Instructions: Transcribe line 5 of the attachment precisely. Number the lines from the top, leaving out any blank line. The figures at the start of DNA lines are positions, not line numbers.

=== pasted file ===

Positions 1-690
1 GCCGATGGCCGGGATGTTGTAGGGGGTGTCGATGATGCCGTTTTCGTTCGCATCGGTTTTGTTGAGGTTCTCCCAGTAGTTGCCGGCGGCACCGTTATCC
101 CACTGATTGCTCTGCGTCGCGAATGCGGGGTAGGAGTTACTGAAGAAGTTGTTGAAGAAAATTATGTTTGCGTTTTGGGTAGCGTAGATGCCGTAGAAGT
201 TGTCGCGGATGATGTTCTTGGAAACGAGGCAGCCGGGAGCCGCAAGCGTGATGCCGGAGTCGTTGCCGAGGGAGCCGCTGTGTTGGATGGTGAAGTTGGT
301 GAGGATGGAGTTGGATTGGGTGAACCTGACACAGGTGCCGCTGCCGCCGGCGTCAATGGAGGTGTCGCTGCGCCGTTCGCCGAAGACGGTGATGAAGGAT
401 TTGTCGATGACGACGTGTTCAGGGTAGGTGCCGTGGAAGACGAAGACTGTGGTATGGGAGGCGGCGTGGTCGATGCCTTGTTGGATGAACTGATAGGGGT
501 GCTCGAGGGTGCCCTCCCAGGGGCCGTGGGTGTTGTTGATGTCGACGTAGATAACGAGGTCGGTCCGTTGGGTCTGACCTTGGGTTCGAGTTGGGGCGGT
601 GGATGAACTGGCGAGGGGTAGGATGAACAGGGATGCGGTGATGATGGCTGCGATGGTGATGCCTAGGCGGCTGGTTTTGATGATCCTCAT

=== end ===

301 GAGGATGGAGTTGGATTGGGTGAACCTGACACAGGTGCCGCTGCCGCCGGCGTCAATGGAGGTGTCGCTGCGCCGTTCGCCGAAGACGGTGATGAAGGAT